Infoscience

Journal article

Tracking Motor Improvement at the Subtask Level During Robot-Aided Neurorehabilitation of Stroke Patients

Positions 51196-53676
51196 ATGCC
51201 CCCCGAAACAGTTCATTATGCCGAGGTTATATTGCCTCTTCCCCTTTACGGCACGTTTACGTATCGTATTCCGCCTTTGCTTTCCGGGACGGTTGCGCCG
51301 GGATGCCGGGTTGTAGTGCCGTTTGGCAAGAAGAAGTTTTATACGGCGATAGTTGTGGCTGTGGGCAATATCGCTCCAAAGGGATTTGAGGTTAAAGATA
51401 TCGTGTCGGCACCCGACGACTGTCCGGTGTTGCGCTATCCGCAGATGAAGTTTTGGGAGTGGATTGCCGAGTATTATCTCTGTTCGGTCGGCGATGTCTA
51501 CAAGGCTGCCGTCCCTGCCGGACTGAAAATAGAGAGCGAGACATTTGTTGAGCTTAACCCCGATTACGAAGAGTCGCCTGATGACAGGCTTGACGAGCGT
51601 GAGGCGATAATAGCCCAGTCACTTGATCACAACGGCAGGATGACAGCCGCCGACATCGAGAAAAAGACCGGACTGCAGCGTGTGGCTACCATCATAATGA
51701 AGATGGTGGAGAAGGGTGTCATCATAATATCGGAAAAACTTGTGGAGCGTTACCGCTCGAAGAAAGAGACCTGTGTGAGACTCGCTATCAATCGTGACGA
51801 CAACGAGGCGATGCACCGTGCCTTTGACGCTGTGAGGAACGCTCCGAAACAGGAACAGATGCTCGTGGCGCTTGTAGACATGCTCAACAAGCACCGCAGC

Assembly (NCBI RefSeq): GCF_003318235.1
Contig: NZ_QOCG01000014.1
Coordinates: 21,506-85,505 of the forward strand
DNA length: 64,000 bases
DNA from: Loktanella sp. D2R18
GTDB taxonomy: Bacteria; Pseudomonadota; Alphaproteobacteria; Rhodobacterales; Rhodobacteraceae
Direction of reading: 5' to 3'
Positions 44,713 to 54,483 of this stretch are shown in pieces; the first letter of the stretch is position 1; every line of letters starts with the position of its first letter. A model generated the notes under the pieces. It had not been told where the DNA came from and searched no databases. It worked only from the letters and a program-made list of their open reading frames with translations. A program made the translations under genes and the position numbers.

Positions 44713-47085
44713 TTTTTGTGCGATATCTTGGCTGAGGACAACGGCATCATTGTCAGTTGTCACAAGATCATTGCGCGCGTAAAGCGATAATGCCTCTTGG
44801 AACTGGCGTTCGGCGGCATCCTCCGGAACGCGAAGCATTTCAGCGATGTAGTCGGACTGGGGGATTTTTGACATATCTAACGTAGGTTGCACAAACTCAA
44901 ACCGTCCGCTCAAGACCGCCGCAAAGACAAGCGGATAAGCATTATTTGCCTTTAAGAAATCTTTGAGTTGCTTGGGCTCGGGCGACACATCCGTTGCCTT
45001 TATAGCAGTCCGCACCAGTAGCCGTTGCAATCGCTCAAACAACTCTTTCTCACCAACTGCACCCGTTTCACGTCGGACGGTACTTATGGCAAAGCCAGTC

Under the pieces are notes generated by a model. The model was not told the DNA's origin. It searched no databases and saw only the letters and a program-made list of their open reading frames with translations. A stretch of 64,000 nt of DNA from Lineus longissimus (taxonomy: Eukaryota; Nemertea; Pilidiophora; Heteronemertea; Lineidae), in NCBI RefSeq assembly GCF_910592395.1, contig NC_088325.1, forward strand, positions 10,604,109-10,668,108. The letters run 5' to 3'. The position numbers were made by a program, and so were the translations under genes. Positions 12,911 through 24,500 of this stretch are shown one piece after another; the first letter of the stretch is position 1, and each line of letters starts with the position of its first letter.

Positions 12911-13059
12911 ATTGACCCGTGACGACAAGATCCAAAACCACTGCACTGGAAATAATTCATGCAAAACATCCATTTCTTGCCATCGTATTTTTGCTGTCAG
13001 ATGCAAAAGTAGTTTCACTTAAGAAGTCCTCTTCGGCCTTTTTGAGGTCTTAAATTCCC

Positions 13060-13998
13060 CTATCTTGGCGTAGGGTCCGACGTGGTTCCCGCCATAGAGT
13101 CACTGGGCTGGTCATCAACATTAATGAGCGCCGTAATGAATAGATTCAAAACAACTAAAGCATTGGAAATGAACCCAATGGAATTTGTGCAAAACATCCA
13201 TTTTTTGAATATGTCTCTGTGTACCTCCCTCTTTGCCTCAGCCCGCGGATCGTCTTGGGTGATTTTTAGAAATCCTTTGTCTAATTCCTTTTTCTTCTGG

Background. Robot-aided neurorehabilitation can provide intensive, repetitious training to improve upper-limb function after stroke. To be more effective, motor therapy ought to be progressive and continuously challenge the patient's ability. Current robotic systems have limited customization capability and require a physiotherapist to assess progress and adapt therapy accordingly. Objective. The authors aimed to track motor improvement during robot-assistive training and test a tool to more automatically adjust training. Methods. A total of 18 participants with chronic stroke were trained using a multicomponent reaching task assisted by a shoulder-elbow robotic assist. The time course of motor gains was assessed for each subtask of the practiced exercise. A statistical algorithm was then tested on simulated data to validate its ability to track improvement and subsequently applied to the recorded data to determine its performance compared with a therapist. Results. Patients' recovery of motor function exhibited a time course dependent on the particular component of the executed task, suggesting that differential training on a subtask level is needed to continuously challenge the neuromuscular system and boost recovery. The proposed algorithm was tested on simulated data and was proven to track overall patient's progress during rehabilitation. Conclusions. Tuning of the training program at the subtask level may accelerate the process of motor relearning. The algorithm proposed to adjust task difficulty opens new possibilities to automatically customize robotic-assistive training.

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